What this means, is that by the odd moral reasoning of those who claim whites should never be paid for fighting racism, the white attorney who prosecutes black people in a racist justice system is no different from the white attorney who defends a person of color caught up in that system, because they both “profit from racism.” Even though one is seeking to further it and one is fighting against it, it doesn’t matter. Both are equally implicated. Oh, and not just that, but the one who fights to maintain the system is actually more ethical in some ways, because at least they aren’t hypocrites: as white people they benefit from racism and their job actually helps them further racism, so they’re consistent, which is what matters. So the white attorney who represents the NYPD and the city of New York in the recent case against stop-and-frisk is no worse, and perhaps ethically superior to any white attorney who works with the Center for Constitutional Rights: the folks who worked with the plaintiffs who were fighting to end the practice.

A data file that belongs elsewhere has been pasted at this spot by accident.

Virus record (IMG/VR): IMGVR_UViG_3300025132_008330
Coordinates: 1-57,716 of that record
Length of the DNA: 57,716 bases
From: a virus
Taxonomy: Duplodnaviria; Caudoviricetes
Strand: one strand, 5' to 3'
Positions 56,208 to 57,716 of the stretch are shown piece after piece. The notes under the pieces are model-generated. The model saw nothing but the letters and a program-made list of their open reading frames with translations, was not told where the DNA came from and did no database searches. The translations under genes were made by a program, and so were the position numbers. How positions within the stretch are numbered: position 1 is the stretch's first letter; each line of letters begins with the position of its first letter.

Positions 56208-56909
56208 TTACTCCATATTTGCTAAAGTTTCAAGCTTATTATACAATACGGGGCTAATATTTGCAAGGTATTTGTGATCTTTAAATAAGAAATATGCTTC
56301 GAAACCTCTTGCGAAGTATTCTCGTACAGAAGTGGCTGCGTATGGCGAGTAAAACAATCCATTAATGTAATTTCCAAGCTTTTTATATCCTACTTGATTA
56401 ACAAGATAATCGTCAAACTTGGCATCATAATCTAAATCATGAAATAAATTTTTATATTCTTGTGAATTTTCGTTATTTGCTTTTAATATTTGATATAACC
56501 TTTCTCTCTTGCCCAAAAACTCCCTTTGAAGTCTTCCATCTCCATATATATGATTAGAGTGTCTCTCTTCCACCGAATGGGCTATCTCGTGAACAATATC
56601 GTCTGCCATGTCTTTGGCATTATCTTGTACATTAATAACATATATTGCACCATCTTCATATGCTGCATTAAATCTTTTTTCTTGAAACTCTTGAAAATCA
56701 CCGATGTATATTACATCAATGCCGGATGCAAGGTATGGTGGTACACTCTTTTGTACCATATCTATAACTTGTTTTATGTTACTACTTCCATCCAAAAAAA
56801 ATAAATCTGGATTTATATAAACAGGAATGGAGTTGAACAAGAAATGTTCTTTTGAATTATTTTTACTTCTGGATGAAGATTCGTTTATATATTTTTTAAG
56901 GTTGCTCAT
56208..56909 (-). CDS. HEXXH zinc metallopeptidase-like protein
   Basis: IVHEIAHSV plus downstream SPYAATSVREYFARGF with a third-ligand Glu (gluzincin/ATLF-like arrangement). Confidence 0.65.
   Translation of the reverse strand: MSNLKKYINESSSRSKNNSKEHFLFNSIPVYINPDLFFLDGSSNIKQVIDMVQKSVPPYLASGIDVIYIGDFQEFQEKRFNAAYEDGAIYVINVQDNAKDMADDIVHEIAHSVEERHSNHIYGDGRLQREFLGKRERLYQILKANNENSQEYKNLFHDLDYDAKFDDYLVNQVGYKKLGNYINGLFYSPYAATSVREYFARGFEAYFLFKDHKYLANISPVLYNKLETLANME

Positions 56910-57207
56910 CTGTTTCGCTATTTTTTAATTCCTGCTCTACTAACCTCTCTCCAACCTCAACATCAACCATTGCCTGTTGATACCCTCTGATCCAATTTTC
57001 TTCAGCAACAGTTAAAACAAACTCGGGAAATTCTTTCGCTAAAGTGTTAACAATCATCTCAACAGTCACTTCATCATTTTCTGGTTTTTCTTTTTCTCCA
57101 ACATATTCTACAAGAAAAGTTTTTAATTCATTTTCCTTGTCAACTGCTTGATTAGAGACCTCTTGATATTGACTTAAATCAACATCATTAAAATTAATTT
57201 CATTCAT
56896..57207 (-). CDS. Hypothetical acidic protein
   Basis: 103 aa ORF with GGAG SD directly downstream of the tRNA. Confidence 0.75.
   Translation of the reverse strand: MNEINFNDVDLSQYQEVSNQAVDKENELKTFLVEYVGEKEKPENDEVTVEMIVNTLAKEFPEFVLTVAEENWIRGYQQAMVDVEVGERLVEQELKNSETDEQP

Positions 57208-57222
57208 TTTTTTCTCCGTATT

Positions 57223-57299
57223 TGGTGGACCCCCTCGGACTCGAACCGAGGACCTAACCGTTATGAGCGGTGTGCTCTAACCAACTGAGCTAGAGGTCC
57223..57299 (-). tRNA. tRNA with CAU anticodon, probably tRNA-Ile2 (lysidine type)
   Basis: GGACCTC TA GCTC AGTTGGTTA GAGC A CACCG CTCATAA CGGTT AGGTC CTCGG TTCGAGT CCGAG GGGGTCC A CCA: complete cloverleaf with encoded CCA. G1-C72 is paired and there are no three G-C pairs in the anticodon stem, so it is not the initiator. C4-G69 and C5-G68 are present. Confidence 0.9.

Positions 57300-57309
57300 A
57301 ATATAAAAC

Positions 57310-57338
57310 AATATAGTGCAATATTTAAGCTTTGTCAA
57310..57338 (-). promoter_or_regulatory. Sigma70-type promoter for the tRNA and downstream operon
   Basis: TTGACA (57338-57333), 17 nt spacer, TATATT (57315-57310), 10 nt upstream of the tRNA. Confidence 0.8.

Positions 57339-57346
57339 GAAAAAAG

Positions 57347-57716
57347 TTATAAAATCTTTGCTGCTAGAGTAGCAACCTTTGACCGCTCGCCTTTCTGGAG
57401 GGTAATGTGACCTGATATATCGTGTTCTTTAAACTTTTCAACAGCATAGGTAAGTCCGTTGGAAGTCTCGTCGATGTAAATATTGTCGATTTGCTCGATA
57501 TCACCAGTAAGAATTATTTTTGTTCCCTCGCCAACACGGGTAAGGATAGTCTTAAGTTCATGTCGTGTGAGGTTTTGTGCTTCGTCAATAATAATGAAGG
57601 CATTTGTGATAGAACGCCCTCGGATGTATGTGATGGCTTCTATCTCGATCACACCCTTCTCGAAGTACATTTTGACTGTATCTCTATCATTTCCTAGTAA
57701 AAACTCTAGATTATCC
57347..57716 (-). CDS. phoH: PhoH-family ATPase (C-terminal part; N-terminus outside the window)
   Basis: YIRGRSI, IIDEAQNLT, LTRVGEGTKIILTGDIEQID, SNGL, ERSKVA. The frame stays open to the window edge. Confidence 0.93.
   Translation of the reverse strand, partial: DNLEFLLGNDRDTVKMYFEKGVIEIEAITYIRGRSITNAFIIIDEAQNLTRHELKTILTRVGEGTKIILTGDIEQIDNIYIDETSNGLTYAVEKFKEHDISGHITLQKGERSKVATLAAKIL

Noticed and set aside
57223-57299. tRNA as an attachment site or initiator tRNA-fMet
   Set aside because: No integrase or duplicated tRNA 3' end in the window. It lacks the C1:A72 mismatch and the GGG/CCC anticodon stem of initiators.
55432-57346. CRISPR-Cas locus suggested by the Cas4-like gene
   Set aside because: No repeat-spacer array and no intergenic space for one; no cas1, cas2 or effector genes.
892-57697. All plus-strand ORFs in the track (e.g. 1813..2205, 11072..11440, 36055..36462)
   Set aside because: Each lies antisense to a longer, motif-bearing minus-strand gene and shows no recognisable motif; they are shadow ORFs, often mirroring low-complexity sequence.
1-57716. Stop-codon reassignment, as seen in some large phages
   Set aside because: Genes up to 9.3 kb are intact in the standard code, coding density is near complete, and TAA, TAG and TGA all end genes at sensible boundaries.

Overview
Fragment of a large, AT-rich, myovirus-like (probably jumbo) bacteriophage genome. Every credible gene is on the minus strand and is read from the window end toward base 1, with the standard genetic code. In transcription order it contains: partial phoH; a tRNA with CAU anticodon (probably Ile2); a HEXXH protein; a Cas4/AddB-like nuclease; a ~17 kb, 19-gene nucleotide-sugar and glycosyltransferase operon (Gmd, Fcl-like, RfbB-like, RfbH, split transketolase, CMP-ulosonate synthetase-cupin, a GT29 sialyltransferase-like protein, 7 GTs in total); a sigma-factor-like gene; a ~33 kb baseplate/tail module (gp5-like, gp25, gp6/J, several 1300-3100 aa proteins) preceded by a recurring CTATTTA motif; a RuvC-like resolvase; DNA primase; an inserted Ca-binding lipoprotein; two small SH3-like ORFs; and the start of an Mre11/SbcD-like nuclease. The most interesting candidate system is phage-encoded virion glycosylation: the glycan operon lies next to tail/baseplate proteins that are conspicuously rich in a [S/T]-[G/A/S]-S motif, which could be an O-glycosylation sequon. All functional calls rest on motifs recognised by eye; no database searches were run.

As for teachers, if whites become professors, but are morally required not to teach about racism (or at least not too much), how could they teach any number of subjects with equanimity and in a way that was valuable? Anthropology, sociology, history, literature, political science, philosophy: all of these and more are subjects where matters of race can (and really should) figure quite prominently. But this moral code being proposed would tell whites in these fields: stay in your lane, don’t talk about those things, or at least, if you do, don’t take a paycheck for the hours you spend on subjects like that. Oh, and if you’re male don’t teach about sexism in class; and if you’re straight you need to ignore straight supremacy; and here’s the really big one: no professors can talk about economic inequality and poverty (at least not in a way that tries to convince students that such things are bad and to be opposed), because, after all, professors are not poor, so to teach about economic injustice — to raise consciousness around that subject — is to “profit off the oppression of others.” So the right-wingers in the Business School can keep getting big salaries because at least there’s no contradiction in their work: they praise the market system and make lots of money, so they — the business school shills for predatory capitalism — are ethical. But the white or male or straight educator who speaks about injustice is unethical, because it’s wrong to get paid for anti-oppression work if you’re a dominant group member. It’s OK, or at least ethically consistent to do oppression work, just not anti-oppression work. Yes, of course.